from The American Heritage® Dictionary of the English Language, 4th Edition
- adj. Of or relating to a dystopia.
- adj. Dire; grim: "AIDS is one of the dystopian harbingers of the global village” ( Susan Sontag).
from Wiktionary, Creative Commons Attribution/Share-Alike License
- adj. of or pertaining to a dystopia
- adj. dire; characterized by human suffering or misery
from WordNet 3.0 Copyright 2006 by Princeton University. All rights reserved.
- adj. as bad as can be; characterized by human misery
- adj. of or pertaining to or resembling a dystopia
Despite my deep interest in dystopian societies, I only read 1984 this year, I have just started Brave New World and I have never read Lord of the Flies.
I realized that he's right, it's easy to write (and think) in dystopian terms, and it's harder to be both optimistic and realistic -- or, inspiring, even -- about the future.
Magneto is the kind of character that is more commonly found in dystopian SciFi novels and more artist graphic novel offerings like the Watchmen.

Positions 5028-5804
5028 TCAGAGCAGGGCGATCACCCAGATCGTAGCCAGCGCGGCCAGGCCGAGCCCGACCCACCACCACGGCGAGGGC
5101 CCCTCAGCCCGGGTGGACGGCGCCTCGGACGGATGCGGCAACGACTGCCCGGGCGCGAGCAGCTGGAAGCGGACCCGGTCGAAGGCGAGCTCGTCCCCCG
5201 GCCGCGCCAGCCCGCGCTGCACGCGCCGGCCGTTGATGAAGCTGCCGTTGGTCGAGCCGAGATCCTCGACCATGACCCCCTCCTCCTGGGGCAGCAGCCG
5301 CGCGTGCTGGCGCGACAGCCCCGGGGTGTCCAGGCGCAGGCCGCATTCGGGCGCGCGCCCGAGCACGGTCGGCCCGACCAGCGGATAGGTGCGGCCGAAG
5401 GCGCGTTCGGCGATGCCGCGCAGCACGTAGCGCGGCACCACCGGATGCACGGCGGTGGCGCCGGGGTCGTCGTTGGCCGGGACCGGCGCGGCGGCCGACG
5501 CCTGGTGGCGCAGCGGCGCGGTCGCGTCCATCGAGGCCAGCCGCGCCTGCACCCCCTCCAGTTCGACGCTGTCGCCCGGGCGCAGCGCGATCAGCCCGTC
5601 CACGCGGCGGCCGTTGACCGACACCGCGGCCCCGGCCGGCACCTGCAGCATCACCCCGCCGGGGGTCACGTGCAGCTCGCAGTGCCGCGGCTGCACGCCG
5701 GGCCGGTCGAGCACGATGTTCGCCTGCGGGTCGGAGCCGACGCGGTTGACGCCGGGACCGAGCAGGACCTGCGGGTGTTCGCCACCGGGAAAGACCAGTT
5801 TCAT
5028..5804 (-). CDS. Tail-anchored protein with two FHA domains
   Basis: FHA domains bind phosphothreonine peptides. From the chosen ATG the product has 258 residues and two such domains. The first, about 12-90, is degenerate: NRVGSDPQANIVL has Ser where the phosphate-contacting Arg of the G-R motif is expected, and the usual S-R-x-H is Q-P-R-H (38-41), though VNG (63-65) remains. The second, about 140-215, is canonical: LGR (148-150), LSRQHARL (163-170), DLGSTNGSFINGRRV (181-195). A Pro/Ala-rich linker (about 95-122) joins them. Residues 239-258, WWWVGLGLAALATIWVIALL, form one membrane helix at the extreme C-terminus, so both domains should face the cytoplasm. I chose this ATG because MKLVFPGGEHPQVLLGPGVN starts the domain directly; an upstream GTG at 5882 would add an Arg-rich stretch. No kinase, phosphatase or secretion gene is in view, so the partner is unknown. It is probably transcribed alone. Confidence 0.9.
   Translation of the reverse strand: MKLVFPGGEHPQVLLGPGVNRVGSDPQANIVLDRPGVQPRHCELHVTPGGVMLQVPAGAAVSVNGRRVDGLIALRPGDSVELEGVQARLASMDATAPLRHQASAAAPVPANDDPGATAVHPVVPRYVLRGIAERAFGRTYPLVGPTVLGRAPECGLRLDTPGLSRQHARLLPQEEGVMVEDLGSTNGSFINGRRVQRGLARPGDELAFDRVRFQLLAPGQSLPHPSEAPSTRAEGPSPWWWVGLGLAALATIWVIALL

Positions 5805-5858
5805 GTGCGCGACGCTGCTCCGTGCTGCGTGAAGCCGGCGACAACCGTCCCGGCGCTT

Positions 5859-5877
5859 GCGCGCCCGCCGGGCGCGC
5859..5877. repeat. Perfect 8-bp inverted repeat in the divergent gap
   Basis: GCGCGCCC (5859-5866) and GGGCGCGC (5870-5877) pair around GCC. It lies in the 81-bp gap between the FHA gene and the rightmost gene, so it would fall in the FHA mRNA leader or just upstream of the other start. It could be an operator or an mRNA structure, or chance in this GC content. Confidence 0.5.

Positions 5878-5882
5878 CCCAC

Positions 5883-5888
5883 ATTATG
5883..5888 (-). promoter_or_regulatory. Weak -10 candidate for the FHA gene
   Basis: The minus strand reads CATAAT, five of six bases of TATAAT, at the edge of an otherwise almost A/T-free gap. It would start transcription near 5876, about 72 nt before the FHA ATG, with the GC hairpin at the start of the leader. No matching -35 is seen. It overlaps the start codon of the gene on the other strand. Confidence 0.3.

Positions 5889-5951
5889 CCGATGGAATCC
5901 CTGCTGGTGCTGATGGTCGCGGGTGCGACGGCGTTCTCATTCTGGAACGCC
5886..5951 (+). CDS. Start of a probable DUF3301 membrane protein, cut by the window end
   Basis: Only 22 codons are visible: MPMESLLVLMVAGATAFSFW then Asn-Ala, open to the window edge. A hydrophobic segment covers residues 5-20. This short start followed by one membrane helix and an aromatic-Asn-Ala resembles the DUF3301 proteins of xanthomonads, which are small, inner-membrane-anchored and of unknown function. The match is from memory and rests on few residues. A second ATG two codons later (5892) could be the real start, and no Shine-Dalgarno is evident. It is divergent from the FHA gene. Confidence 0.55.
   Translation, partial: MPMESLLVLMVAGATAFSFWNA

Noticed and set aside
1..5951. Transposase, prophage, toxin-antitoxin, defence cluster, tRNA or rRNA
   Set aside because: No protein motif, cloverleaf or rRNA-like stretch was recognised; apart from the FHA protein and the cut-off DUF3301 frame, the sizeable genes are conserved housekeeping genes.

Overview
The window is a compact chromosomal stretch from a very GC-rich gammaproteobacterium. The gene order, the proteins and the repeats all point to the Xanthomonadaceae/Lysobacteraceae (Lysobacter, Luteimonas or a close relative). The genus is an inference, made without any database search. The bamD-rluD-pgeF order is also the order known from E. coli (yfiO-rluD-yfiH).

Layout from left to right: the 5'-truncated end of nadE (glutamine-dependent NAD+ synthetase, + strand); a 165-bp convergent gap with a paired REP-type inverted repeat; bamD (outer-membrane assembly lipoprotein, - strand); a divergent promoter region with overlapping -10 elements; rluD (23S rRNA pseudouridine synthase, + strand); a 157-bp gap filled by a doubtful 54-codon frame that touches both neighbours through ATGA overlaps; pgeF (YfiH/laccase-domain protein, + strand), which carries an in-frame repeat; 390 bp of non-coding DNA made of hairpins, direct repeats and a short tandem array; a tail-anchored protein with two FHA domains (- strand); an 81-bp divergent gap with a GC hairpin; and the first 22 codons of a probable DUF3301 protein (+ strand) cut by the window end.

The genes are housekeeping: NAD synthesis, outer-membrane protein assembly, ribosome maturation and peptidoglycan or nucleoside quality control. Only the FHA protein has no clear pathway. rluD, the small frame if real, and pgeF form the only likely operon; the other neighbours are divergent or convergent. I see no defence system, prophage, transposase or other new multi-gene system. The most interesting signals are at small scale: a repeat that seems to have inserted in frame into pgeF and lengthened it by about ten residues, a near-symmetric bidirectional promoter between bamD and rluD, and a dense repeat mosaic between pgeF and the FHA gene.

The outcome of the book, while almost overwhelmingly dystopian, is also the most fascinating perspective on the nature of humanity in a very long time.
Either it's possible to write (and film) non-awful dystopian fiction, or "awful dystopian" is redundant.
Part of what's called the dystopian genre, "Hunger Games" is set in a bleak futuristic world where the government forces teens to fight one another to the death as their parents look on, airs the battle on television and calls it a national holiday.
Never Let Me Go, which I'd describe as dystopian were it not for the fact that it is set in a wholly recognisable
I've got two ideas: one of which is a dystopian, which is a very hot genre right now.
For instance, George Orwell almost called his dystopian masterpiece
This gloomy cosmic backdrop has led Reynolds to be described as a dystopian writer.
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